In our rural county, garbage service is nonexistent. Instead, our taxes pay for garbage dumpsters in various locations around the area. You can drive there and dump whatever garbage you have, in whatever amount.
This is actually rather nice because, in our case, we don’t generate a whole lot of garbage (mostly plastics such as toilet paper wrap, that kind of thing), so paying separately for garbage service would probably be a waste of money for us.
This afternoon I cleaned up the placenta from Matilda’s calving. The chickens were starting to peck at it and the neighborhood kids found it grossly fascinating, but I knew it could attract coyotes as well as start to smell, so I took a pitchfork and sort of scootched it into a plastic garbage bag (I couldn’t lift it because it kept sloshing back to the ground – “Like picking up an egg yolk,” my older daughter noted).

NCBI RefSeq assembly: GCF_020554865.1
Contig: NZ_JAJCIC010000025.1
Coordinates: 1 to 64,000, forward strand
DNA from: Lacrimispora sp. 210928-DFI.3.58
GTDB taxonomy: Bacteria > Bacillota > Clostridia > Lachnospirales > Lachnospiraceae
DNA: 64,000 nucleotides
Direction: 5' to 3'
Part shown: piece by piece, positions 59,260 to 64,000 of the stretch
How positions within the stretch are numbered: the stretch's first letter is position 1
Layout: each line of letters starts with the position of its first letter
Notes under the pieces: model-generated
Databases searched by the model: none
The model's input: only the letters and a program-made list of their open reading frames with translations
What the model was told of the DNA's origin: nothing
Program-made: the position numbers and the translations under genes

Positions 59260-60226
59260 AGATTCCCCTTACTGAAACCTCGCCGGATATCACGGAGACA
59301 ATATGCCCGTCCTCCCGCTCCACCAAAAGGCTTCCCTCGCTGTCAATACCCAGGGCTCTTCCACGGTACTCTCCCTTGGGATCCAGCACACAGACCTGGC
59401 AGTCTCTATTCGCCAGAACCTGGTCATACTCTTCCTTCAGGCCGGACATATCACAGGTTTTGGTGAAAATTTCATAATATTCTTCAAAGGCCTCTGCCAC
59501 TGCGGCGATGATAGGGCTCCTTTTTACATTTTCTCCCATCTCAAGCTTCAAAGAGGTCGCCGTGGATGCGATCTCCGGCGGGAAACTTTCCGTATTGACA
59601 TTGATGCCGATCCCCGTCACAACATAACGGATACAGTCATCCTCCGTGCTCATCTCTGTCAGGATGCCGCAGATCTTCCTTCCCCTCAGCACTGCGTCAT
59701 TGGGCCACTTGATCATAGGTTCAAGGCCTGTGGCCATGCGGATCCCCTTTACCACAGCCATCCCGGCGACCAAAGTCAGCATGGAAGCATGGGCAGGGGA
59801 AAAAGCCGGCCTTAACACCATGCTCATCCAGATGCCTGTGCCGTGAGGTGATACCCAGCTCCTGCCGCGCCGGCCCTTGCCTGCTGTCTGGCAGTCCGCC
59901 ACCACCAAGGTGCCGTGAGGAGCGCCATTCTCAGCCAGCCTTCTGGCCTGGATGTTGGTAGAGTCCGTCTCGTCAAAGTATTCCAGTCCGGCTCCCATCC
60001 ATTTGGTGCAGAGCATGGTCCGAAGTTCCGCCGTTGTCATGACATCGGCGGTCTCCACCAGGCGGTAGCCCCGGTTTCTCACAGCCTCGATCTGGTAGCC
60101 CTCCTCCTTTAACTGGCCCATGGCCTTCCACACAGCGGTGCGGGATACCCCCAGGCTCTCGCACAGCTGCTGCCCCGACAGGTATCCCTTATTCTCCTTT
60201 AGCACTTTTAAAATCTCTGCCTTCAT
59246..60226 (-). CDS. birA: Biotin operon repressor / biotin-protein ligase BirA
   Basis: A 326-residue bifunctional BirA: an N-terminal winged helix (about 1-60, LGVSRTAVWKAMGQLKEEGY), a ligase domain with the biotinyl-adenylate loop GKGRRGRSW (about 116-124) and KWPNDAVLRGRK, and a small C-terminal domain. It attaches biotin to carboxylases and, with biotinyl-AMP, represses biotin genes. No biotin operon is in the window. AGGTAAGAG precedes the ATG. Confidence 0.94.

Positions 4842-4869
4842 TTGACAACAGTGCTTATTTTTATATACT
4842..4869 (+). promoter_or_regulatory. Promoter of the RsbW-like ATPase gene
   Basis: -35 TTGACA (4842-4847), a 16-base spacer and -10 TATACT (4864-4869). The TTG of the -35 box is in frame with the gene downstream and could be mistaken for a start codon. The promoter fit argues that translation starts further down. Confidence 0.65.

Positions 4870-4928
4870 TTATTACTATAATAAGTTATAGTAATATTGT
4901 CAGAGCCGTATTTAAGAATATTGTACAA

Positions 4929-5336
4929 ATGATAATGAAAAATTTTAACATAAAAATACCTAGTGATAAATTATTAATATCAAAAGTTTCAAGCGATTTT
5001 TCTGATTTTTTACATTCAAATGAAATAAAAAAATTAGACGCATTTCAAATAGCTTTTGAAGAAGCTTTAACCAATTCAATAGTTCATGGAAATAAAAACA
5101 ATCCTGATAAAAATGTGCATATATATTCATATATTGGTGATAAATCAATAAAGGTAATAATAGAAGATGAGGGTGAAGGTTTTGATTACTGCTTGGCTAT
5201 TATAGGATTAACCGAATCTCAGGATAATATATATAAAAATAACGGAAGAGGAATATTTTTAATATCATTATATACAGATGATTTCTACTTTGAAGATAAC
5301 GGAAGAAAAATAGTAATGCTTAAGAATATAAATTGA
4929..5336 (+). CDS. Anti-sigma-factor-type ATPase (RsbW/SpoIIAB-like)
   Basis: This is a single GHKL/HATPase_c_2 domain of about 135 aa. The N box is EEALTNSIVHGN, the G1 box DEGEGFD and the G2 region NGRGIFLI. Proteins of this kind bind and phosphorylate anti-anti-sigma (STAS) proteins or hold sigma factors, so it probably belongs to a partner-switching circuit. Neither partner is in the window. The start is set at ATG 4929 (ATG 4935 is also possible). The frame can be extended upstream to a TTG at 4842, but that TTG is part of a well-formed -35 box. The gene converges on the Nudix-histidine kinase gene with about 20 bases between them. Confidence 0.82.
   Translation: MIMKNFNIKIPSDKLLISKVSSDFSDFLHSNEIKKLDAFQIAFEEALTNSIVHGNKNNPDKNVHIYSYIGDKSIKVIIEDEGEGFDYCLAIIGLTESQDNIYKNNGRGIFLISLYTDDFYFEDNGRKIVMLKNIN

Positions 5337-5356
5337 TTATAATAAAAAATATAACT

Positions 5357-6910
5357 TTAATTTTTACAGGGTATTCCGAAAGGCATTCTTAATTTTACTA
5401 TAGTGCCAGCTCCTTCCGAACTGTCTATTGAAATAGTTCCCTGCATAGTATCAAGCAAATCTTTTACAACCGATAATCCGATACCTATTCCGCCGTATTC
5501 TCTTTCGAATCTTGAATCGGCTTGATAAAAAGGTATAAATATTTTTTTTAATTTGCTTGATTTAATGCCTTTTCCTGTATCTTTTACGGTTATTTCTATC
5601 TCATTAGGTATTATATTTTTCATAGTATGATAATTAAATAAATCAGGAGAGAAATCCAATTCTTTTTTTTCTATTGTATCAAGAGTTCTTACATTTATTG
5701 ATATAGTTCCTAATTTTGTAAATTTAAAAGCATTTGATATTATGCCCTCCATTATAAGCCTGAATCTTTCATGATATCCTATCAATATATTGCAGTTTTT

I tied off the plastic bag and lifted the lid to the garbage can and put the bag on top the dead rooster who had finally expired a few days ago after getting severely attacked by our other two roosters.
And it occurred to me you really don’t want to know what’s inside a rural person’s garbage cans.